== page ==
What are the Hatch Act Requirements for Postal Employees?

The federal Hatch Act affects some political activities, including off-duty activities, for Postal Serviceā„¢ employees. The Office of Special Counsel, which investigates possible Hatch Act violations, has prepared examples of permitted and prohibited activities for federal, including Postal Service, employees.

Postal Service employees MAY:

  • Be candidates for public office in nonpartisan elections.
  • Register and vote as they choose.
  • Assist in voter registration drives.
  • Express opinions about candidates and issues.
  • Contribute money to political organizations.
  • Attend political fundraising functions.
  • Attend and be active at political rallies and meetings.
  • Join and be an active member of a political party or club.
  • Sign nominating petitions.
  • Campaign for or against referendum questions, constitutional amendments, and municipal ordinances.
  • Campaign for or against candidates in partisan elections.
  • Make campaign speeches for candidates in partisan elections.
  • Distribute campaign literature in partisan elections.
  • Hold office in political clubs or parties.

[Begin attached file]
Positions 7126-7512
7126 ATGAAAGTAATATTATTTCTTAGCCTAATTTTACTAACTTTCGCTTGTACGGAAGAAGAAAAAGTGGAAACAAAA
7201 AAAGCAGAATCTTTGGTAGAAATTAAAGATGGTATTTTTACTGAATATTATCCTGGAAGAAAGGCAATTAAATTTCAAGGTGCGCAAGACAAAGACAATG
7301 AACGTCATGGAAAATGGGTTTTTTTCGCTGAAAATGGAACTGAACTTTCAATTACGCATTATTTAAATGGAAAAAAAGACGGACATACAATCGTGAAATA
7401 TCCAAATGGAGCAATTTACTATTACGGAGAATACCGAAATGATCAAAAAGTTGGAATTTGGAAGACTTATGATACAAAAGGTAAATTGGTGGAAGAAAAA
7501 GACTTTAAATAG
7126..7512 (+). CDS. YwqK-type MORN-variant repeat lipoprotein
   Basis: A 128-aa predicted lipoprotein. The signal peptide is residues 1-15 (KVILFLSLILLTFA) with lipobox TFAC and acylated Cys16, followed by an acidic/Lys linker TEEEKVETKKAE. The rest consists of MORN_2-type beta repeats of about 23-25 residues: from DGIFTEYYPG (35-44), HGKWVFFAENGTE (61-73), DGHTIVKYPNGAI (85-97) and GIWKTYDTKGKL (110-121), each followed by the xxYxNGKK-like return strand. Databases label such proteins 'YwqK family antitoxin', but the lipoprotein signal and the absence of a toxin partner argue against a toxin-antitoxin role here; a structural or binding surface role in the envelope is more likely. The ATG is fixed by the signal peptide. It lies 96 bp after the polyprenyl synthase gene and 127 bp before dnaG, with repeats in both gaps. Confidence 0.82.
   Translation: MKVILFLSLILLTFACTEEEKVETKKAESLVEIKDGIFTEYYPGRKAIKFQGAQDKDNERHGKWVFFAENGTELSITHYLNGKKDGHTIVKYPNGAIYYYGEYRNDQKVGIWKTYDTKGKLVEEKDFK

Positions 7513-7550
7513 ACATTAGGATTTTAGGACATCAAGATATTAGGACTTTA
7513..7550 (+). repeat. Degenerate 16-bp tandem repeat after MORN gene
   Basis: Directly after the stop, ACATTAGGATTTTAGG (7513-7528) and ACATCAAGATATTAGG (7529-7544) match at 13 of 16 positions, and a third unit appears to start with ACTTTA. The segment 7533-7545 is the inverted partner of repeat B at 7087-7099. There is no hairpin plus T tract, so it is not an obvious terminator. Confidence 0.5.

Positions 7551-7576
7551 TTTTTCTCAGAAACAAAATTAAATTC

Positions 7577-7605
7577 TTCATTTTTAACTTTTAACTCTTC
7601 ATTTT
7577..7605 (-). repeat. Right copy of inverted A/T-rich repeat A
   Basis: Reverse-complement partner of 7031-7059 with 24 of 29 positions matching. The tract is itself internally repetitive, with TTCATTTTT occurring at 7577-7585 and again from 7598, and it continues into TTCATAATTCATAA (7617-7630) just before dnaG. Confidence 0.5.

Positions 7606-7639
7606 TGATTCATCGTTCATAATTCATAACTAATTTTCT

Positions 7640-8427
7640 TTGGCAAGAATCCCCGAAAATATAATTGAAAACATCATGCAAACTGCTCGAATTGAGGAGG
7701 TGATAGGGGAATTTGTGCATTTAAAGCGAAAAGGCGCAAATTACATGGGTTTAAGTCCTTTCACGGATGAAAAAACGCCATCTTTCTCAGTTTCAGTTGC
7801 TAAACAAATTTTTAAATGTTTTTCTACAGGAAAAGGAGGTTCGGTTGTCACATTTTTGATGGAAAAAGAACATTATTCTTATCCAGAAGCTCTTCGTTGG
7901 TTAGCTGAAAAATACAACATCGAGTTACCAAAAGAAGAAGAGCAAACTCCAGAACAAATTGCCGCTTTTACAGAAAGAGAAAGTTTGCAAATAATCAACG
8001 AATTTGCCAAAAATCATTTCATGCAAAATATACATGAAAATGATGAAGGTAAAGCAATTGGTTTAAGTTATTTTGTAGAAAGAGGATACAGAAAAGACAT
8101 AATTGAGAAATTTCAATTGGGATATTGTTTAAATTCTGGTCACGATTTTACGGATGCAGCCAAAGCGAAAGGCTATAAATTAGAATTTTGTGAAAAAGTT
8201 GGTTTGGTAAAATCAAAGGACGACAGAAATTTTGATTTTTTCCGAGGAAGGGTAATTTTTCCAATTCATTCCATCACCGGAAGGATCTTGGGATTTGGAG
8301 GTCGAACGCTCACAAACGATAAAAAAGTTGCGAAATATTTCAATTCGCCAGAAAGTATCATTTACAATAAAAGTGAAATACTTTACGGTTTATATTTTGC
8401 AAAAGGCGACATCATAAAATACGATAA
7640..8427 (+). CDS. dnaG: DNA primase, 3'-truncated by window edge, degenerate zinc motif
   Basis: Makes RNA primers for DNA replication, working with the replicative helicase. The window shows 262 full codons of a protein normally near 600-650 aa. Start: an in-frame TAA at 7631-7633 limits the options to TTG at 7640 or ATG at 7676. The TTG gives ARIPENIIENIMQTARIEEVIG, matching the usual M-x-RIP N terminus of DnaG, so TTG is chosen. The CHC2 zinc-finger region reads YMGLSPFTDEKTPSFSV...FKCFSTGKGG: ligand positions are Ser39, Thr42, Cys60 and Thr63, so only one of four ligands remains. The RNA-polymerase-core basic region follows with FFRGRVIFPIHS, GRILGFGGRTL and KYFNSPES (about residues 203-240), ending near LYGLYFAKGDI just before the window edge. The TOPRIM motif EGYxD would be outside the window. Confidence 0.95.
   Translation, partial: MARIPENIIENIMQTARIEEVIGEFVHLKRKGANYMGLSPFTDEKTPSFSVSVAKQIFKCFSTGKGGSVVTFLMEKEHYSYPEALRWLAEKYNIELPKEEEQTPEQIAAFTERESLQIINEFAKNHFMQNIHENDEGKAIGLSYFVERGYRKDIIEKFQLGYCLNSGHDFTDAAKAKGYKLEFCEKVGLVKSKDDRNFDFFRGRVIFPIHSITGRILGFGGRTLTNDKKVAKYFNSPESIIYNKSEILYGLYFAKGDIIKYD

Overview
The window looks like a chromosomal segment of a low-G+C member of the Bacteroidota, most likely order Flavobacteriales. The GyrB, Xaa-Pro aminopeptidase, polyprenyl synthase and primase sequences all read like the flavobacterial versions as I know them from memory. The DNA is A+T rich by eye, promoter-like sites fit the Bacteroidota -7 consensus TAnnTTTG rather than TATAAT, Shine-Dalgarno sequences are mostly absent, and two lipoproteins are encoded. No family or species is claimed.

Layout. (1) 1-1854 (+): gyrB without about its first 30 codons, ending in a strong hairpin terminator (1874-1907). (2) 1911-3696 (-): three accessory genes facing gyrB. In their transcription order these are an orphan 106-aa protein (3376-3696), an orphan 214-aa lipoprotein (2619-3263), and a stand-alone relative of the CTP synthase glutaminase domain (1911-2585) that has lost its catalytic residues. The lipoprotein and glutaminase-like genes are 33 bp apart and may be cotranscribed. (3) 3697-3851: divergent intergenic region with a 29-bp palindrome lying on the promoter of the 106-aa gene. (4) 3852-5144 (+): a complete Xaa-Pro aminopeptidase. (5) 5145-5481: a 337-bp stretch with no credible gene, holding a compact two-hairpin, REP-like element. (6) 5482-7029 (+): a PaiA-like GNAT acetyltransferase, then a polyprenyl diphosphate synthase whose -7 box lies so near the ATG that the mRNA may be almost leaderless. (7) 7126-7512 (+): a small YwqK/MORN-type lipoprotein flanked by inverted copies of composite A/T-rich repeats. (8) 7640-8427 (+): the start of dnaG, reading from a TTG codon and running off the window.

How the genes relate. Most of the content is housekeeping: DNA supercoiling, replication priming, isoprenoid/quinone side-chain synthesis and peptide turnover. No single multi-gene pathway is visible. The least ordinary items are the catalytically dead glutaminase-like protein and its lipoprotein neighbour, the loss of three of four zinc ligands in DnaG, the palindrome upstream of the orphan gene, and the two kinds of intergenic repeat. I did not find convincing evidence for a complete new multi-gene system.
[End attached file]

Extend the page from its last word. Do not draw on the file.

Postal Service employees MAY NOT:

  • Be candidates for public office in partisan elections.
  • Use official authority or influence to interfere with an election.
  • Knowingly solicit or discourage the political activity of any person who has business before the agency.
  • Solicit political contributions from the general public.
  • Wear political buttons on duty.
  • Engage in political activity (including wearing political buttons or clothing) while:
    • On duty,
    • Wearing an official uniform or official insignia identifying the office or position of the employee,
    • Using any vehicle owned or leased by the Government of the United States or any agency or instrumentality thereof,
    • In any government office.


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